Remember, this is the same line that made a 1,000 yard rusher out of Darren McFadden last season, with a passing game that was as threatening as a baby rabbit cuddling with a fluffy little duckling. Now, instead of having a somewhat worn running back and quarterbacks that checked down from their check down receivers, they have a Ferrari carrying the ball and a quarterback who throws like the Green Arrow shoots at bad guys. In 2015, their efforts only led to 4-12 misery and the disdain of the NFL world. In 2016, those efforts have brought the team to a league-leading 8-1 start and a realization that they are now a real contender to make a deep playoff run, with reasonable talk that Dallas is now one of the favorites to go all the way to the Super Bowl.
And it all starts with the offensive line. They have been the key thing (along with an excellent job by the coaching staff) that has allowed Prescott and Elliott to achieve what they have. It is not a one-way street, either. The line clearly takes great satisfaction in seeing a key pass completion or a long run. It validates and rewards their hard work. Even if the rest of the NFL world doesn’t, as Barnwell laments.
I hesitate to say that a group of offensive linemen will never win the MVP award -- after all, a kicker won the trophy in 1981 -- but the odds are stacked against any offensive lineman getting the credit he deserves, if only because the NFL is terrible at honoring linemen. This isn't a media issue, either. When NFL players voted for this year's Top 100 Players list, they ended up including more running backs (10) than offensive linemen (seven) in a game in which teams routinely line up one back behind five linemen. The league pays lip service to the importance of the game in the trenches, but everything else has to go right for a lineman (or linemen) to even garner passing attention for a major award.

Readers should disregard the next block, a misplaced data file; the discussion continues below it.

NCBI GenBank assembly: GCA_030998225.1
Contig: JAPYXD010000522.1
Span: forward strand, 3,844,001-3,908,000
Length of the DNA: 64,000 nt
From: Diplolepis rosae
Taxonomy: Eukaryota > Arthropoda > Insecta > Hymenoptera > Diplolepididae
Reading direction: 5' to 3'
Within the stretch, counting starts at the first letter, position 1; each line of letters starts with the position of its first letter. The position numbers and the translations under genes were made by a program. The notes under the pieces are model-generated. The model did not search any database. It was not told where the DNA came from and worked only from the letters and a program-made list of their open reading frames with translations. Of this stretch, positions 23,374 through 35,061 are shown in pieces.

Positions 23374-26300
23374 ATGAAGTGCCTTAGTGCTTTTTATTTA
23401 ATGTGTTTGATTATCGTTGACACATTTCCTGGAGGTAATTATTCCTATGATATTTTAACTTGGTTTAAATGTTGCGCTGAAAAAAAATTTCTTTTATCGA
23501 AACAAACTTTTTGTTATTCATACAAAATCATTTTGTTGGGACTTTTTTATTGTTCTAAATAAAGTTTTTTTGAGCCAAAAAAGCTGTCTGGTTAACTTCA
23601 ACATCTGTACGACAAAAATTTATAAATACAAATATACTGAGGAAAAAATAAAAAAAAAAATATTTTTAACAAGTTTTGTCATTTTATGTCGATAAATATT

The Cowboys are having an incredible season, and it is driven by the superb job being done by their offensive line. Without that line, Prescott and Elliott would still likely be good, but it is almost impossible that they would be garnering MVP talk if they were behind a pedestrian set of blockers. And what is most notable about Dallas’ new Great Wall is the high level of play from tackle to tackle. In Pro Football Focus’ immediate grade report on the Steelers game, they had Frederick graded as the third-best player on the Cowboys’ offense (behind Dez Bryant and Jason Witten), with Leary and Free rounding out the top five. That is high praise for the linemen, no matter how much you think of PFF’s methodology. Need a little more evidence? At Inside The Pylon, Brandon Thorn recently wrote about his midseason O line standouts, and he had two Cowboys on his first team.
People may be surprised by this, but I think Frederick and Zack Martin are the two best players in the NFL at their respective positions. There is a strong argument for Tyron Smith being the best at his (although I lean elsewhere), but either way, this offensive line is on their way to becoming an all-time great unit. They won’t want to talk about that as a unit publicly, but what has transpired along the offensive line in Dallas is nothing short of spectacular. The front office deserves much more acclaim than they have received, not only because of this epic OL they’ve built, but how they have drafted overall.
The judgment is widespread. The Cowboys are considered to have the best offensive line in the league by a majority of analysts and writers. And everything that happens on offense is dependent on them. There are legitimate reasons to consider them the MVP of the Cowboys, and given what is going on with Prescott and Elliott, that makes them candidates to be league MVP.
It almost certainly won’t happen, of course, because highlights seldom feature guards and centers. But it should.